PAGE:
Listen and Earn

by Kenny Pratt

So often we think of selling as having the right words to say at the right time.  But often the right words only come if we have listened first.  In his book,  The Knack (which I highly recommend),  Norm Brodsky tells the story of how listening was critical to winning the business of a potential client who was touring his record storage business in New York.

I think we can all learn from his entertaining story, and he tells it better than I do. So here’s the excerpt:

Oddly enough, one of the best ways to increase sales is also the most obvious, although you’d be amazed how few people actually use it.  I’m talking about listening to customers.  It happens so rarely these days that you can actually gain a competitive advantage just by doing it.

I’ll give you an example.  One day, i was showing two people from a large New York law firm through our records storage facility, hoping they would give us their business. We hadn’t gone too far before one of them, the office manager, said, “By the way, we want to keep all of our boxes in numerical order.  If you take one out, we want it put back in exactly the same spot.”

Now,  normally, we don’t file boxes in a particular order.  Our barcoding system allows us to find boxes instantaneously no matter where they’ve been stored. But I always try to give customers what they want, and third potential customer had jut told e what she wanted.  I said, “Fine, no problem.”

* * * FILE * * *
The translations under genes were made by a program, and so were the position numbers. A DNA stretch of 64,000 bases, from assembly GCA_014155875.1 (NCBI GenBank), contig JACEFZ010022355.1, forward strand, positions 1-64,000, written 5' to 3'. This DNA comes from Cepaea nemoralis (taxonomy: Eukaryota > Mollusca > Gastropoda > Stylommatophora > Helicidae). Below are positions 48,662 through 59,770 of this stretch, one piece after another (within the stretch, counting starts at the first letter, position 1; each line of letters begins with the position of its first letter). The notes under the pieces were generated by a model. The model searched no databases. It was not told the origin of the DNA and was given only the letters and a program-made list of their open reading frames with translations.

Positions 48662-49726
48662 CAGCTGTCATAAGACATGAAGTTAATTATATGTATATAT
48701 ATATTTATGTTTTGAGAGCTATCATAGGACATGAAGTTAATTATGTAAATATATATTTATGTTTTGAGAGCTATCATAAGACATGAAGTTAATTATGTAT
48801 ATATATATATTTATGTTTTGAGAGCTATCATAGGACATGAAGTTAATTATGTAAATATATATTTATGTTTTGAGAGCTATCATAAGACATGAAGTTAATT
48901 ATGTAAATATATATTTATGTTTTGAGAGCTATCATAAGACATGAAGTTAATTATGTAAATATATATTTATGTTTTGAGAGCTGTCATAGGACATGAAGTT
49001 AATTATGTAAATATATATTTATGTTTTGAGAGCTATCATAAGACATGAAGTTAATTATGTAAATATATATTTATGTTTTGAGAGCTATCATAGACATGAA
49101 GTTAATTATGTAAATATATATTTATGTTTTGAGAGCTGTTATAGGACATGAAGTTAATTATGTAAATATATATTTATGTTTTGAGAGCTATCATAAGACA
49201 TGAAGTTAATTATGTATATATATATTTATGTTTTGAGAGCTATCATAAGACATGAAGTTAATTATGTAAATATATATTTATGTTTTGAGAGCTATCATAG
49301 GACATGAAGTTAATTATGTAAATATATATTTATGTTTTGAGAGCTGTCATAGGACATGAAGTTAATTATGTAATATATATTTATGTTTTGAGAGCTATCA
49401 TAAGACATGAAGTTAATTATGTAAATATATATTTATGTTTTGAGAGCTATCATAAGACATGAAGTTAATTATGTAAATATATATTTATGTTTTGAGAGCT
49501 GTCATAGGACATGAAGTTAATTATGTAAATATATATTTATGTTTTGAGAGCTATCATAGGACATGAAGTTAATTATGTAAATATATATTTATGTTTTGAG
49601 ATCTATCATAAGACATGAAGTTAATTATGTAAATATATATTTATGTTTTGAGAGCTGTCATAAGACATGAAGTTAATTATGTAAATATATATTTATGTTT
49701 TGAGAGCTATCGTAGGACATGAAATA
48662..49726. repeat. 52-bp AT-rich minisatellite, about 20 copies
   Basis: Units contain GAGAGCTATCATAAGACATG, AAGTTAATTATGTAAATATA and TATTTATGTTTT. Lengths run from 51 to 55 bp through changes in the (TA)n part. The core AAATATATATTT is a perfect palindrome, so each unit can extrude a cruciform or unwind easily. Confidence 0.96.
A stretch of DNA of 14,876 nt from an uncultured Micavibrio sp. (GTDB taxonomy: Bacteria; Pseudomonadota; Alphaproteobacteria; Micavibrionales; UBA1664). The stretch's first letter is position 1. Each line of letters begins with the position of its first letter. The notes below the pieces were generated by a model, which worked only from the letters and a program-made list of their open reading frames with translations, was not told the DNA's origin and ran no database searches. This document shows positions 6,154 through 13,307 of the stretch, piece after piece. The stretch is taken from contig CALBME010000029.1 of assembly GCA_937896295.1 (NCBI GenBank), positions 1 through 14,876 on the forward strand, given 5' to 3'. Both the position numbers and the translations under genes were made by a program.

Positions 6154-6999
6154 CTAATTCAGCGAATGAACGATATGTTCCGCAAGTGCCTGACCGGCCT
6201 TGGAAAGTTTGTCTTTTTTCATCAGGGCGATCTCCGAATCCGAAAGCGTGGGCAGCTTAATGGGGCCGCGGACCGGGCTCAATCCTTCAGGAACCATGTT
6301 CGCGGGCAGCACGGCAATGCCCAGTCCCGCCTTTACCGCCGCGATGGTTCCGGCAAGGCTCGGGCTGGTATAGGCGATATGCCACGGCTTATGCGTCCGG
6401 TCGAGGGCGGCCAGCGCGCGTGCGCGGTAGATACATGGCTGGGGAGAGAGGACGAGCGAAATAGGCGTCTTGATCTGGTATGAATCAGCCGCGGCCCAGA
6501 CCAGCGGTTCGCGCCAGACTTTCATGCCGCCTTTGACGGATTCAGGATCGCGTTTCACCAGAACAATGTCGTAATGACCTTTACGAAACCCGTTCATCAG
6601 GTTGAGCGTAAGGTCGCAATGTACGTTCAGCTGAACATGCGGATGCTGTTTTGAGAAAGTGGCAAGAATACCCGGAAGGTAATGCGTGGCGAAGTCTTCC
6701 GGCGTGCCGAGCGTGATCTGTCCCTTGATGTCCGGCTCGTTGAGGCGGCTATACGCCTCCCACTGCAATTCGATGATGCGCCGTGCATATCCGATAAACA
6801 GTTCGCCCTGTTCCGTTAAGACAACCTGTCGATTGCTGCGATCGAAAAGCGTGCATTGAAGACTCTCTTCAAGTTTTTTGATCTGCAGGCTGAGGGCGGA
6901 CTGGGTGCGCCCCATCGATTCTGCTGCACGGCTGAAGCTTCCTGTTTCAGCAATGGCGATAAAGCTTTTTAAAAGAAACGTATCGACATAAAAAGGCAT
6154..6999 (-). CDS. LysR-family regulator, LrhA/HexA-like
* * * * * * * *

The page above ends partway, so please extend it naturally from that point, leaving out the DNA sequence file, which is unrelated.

She looked at the other person, then back at me.  “Aren’t you going to tell me I’m crazy?” she asked.

“You didn’t ask my opinion,” I said.  “You told me what you wanted, and I’m sure you have your reasons.”

She started to laugh. “Well, everywhere else we’ve gone, they’ve tried to talk us out of it.  You’re the first per son who just said, ‘Yes.'”

We got the account.

You’ve probably heard a million instances where a prospective customer asks about the availability of a specific sized storage space, and the  self storage professional insists on figuring out if, in their professional opinion and based on a limited verbal description, the customer is asking about the right size.

If you do that, just stop.

You probably have at least one unit available that is bigger, and at least one available that is smaller than the size in question.  Correcting the customer while wooing them is very difficult.  Why try?   The prospective customer will figure it out when she sees the space for herself.  In the mean time, respect her intelligence.  She asked about a specific size and she has her reasons.

There is plenty of other ground to cover in the sales process to waste time second guessing your customer. Instead you should be listening and earning.

Previous post:

Next post: